(Jamaica Observer) – Increased tourism and remittance flows from the US are key to the recovery of Caribbean economies in 2011, stated Jim Flaherty, minister of finance for Canada in an International Monetary Fund (IMF) address.
“Weak conditions are expected to persist through most of 2010, with a mild strengthening towards the end of the year and into 2011. This is dependent, of course, upon a strengthening in tourism receipts and remittance inflows — mainly linked to the improvement in household confidence in the United States. It is also conditioned upon better prices for commodities exports,” stated Flaherty in a statement prepared for the IMF’s International Monetary and Financial Committee of the Board of Governors posted last week on the IMF’s website.
Flaherty’s comments followed the unveiling of the World Economic Outlook Report last week in which the IMF predicted that the Caribbean’s growth would lag behind Latin America and other parts of the world during 2010 but rebound in 2011.
Specifically, the Caribbean, Central America and the Western hemisphere are projected to grow 1.5 per cent, 2.7 per cent and 4.0 per cent respectively in 2010; then 4.3 per cent, 3.7 per cent and 4.0 respectively in 2011. Jamaica, however, is projected to trend well below its peers at negative 0.3 per cent in 2010 and 1.5 per cent in 2011.
“My Caribbean counterparts are grateful for the support that the IMF and other international financial institutions (IFIs) have provided and continue to provide to Haiti,” he said. “The Caribbean economies are still facing significant challenges in the aftermath of the global economic crisis, with a very lagged pace of recovery projected. Therefore, fiscal and external sector pressures remain highly elevated.”
He said that international financing for the region is justified as the Caribbean economies are vulnerable to shocks.
“In this regard, more focus will have to be directed at supporting initiatives that enhance the region’s resilience to domestic and external shocks, natural disasters, and the effects of climate change,” he added.
Many Caribbean economies rely heavily on tourism such that in Jamaica it represents 20 per cent of GDP and half of foreign exchange earnings. The Caribbean for the IMF comprises Antigua and Barbuda, The Bahamas, Barbados, Belize, Dominica, Dominican Republic, Grenada, Guyana, Haiti, Jamaica, St Kitts and Nevis, St Lucia, St Vincent and the Grenadines, Suriname, and Trinidad and Tobago. Central America comprises Costa Rica, El Salvador, Guatemala, Honduras, Nicaragua, and Panama.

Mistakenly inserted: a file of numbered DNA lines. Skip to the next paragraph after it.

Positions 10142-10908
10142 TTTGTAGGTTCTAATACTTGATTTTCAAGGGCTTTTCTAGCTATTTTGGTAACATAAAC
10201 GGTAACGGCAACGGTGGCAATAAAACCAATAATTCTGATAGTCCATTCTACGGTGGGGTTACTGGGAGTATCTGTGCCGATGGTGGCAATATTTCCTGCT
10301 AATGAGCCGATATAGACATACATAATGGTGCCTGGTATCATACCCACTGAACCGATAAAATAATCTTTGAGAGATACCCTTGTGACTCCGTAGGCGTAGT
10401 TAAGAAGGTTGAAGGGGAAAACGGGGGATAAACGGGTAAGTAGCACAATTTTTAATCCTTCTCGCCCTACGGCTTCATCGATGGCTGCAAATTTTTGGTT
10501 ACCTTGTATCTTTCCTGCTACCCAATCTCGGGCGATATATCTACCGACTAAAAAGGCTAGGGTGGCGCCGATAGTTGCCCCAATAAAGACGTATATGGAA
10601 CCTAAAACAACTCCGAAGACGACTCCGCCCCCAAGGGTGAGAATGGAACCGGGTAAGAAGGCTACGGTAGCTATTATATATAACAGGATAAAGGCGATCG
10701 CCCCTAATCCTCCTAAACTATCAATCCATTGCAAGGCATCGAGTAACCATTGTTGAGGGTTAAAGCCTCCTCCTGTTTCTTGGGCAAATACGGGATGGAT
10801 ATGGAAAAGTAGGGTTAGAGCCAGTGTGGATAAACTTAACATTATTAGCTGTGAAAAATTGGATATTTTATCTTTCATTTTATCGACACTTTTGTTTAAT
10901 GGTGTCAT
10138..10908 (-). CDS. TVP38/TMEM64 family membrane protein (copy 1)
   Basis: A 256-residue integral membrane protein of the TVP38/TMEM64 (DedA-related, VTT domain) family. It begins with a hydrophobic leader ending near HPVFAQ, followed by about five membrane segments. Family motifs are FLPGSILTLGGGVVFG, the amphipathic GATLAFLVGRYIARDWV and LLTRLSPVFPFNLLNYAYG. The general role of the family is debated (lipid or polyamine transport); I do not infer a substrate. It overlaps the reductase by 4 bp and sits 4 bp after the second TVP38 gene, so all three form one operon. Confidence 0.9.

Last week chief of the IMF’s World Economic Division Petya Koeva Brooks told the Caribbean Business Report that the Caribbean is among the most affected by the global crisis. She said that the region has the second-lowest projected growth rates for 2010/11 in the world following eastern Europe.
Earlier this year Jamaica secured a US$1.3-billion loan facility from the IMF and has struggled to pass the first test set by the renown multilateral body. Although unwilling to comment on that specific programme, Brooks did say the big challenge for the region remains to consolidate the fiscal balances in a way that really minimises the impact on growth.
“Growth in Latin America and the Caribbean has rebounded, led by strong domestic consumption. Production levels have increased sharply, especially in Brazil. The ongoing recovery has been supported by improving financial conditions. Equity prices have reversed their declines and even exceeded pre-crisis levels in some economies. Despite accommodative monetary policies, good fundamentals are helping the region reattract capital flows, leading to currency appreciation in some cases,” stated the 195-page report.
Jamaica recorded the second-highest inflation rate and the sixth-lowest estimated growth rate among 33 regional nations in 2009, according to the recently published Annual Statistical Yearbook by the Economic Commission for Latin America and the Caribbean (ECLAC). The island trailed the region’s trend data in regard to foreign direct investment (FDI), debt reduction and other data over eight years.